As a timeless collection, "Is That You In the Blue?" feels like a an afternoon of AM pop radio from the pre-Beatles 1960s, when you'd hear Elvis, the Surfaris, Andy Williams, Lonnie Mack, Terry Stafford,  Brenda Lee, Gene Pitney and Ray Stevens all in the course of an hour. As a contemporary piece of music, it's the perfect antidote to today's artlessly auto-tuned assembly line pop and the meager meanderings of manufactured eccentricity that masquerade as meaningful. The music in these grooves is ready and able to take you to that breezy afternoon of a half-century ago... the windows rolled down, a wide open road ahead, and no particular place to go but everywhere. I sincerely urge you to turn up the volume and take the ride.

Feel mighty proud and straighten your tie, Mr. Romweber. "Blue?" is some of the Best. Dex. Ever.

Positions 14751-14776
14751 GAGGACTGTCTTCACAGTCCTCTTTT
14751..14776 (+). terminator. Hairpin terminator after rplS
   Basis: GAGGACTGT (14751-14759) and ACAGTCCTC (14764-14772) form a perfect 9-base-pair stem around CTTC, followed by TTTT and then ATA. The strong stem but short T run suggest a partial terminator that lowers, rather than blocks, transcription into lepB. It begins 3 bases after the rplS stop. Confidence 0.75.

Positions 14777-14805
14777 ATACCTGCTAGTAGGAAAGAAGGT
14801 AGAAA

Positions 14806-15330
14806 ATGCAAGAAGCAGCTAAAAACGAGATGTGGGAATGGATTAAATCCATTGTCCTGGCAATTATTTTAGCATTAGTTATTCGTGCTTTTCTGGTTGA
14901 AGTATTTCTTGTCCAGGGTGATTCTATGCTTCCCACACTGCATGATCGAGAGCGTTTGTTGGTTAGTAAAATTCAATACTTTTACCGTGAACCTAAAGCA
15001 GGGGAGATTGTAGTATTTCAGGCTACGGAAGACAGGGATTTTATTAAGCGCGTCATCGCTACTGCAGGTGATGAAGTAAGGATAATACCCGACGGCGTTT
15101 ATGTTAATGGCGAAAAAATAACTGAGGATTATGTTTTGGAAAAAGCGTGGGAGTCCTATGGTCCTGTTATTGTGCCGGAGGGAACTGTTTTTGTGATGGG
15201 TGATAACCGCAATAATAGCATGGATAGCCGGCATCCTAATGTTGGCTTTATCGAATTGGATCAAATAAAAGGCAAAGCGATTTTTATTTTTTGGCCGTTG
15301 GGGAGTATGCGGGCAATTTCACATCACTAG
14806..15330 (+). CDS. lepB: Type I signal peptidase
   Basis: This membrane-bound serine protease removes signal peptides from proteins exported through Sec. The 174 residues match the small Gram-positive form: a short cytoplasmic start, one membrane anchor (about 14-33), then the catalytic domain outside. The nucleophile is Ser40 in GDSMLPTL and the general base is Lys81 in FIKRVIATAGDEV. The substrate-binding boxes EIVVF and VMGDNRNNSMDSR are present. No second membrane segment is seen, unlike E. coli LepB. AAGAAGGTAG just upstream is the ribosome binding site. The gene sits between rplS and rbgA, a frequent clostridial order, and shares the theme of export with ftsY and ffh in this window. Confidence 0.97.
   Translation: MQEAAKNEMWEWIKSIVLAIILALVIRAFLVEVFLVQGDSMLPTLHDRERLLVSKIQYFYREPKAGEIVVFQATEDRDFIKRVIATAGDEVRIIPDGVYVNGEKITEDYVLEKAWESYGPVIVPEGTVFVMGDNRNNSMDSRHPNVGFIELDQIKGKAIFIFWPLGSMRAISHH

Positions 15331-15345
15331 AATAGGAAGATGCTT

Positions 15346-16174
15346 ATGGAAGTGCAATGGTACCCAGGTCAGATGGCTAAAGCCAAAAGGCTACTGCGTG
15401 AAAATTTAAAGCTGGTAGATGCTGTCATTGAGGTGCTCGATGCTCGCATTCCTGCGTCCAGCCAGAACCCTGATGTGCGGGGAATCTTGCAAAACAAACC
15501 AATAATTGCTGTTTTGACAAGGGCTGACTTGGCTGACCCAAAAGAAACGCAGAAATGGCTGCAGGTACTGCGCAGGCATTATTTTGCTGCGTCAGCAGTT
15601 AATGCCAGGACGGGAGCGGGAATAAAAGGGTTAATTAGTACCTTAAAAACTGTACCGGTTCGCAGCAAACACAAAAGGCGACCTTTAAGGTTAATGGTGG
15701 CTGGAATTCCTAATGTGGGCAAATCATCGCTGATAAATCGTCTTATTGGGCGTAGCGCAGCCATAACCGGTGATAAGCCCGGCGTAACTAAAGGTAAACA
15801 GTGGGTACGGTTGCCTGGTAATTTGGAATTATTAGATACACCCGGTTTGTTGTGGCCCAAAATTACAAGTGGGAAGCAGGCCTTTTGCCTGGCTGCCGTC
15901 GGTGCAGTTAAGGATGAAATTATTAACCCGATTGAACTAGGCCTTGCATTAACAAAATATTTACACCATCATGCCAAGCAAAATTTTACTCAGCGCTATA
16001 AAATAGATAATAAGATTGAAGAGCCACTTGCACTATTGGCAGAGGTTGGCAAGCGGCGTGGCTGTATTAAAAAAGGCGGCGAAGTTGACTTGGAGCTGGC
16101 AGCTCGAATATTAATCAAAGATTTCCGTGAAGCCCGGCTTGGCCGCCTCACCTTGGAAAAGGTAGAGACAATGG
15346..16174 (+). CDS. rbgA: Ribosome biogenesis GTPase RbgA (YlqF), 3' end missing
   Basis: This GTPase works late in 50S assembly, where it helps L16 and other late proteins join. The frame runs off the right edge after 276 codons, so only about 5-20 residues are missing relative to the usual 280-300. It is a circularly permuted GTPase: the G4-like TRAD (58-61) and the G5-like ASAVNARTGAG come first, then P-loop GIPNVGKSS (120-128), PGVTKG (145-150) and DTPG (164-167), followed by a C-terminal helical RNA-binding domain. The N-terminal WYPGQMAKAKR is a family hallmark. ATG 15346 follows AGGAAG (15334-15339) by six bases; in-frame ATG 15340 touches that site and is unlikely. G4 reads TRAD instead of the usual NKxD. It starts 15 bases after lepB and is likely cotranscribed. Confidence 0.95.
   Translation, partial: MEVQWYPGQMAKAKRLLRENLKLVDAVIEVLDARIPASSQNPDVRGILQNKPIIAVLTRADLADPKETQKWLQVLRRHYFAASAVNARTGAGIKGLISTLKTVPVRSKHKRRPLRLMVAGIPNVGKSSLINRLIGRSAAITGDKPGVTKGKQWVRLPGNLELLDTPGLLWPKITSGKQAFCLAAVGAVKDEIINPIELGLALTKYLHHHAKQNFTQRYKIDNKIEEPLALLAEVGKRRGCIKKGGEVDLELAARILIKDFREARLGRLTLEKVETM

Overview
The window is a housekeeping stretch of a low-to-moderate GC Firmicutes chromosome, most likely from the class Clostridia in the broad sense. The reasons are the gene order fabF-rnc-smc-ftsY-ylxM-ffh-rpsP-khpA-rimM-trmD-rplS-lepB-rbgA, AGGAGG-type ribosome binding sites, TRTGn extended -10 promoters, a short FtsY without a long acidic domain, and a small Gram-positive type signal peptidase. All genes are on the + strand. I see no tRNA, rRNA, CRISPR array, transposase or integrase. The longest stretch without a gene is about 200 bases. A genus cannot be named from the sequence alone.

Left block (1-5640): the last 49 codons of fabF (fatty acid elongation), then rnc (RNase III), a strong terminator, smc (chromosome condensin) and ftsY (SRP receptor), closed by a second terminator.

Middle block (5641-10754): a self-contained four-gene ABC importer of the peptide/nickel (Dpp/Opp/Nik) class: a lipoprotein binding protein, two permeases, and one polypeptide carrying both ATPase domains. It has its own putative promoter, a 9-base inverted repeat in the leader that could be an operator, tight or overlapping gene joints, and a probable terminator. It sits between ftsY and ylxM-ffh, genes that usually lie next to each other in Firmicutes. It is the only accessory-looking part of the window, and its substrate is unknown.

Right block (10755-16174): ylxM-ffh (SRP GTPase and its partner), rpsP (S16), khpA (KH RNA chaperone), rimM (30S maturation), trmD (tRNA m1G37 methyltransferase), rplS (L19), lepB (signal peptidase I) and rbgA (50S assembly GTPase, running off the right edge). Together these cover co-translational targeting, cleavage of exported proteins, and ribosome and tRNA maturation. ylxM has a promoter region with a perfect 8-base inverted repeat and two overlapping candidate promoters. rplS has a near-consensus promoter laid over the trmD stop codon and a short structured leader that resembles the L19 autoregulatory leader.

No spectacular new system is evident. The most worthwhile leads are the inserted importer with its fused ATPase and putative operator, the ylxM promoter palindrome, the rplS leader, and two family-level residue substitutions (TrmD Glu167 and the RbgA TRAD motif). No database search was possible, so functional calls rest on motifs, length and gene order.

I ask Dex about a statement he made in a YouTube film a couple years back about his admirable goal onstage being to "Break into the world of spirit." I asked if it happened often enough for him these days. "Oh, yeah. I generally say a few prayers before I go on and that really can free me up or make me feel a bit stronger, but in the past few years I've played more shows that I like than ones I don't." Our conversation turns deeper as Dex relates an incident from years ago on a Flat Duo Jets tour that changed his life in a fundamental way. "I had a very traumatic experience on the road years ago... a very violent thing that happened in Florida and it changed my life and set it on a different course and I wish it'd never happened... I found myself in some kind of war among people and it was the worst impression I ever received in my life on humanity, and it changed me. It changed me. You can be hijacked by fear, and suddenly life doesn't appear  as safe as you thought it was... so I've had to deal with that, and it's... been a hell of an education on the human mind. As strong as we may seem, we're actually rather fragile, and when you're right up close to a sense of death... I don't know, it just changes you.  Every day is a quest to find my way out of that. It's a heavy thing, man."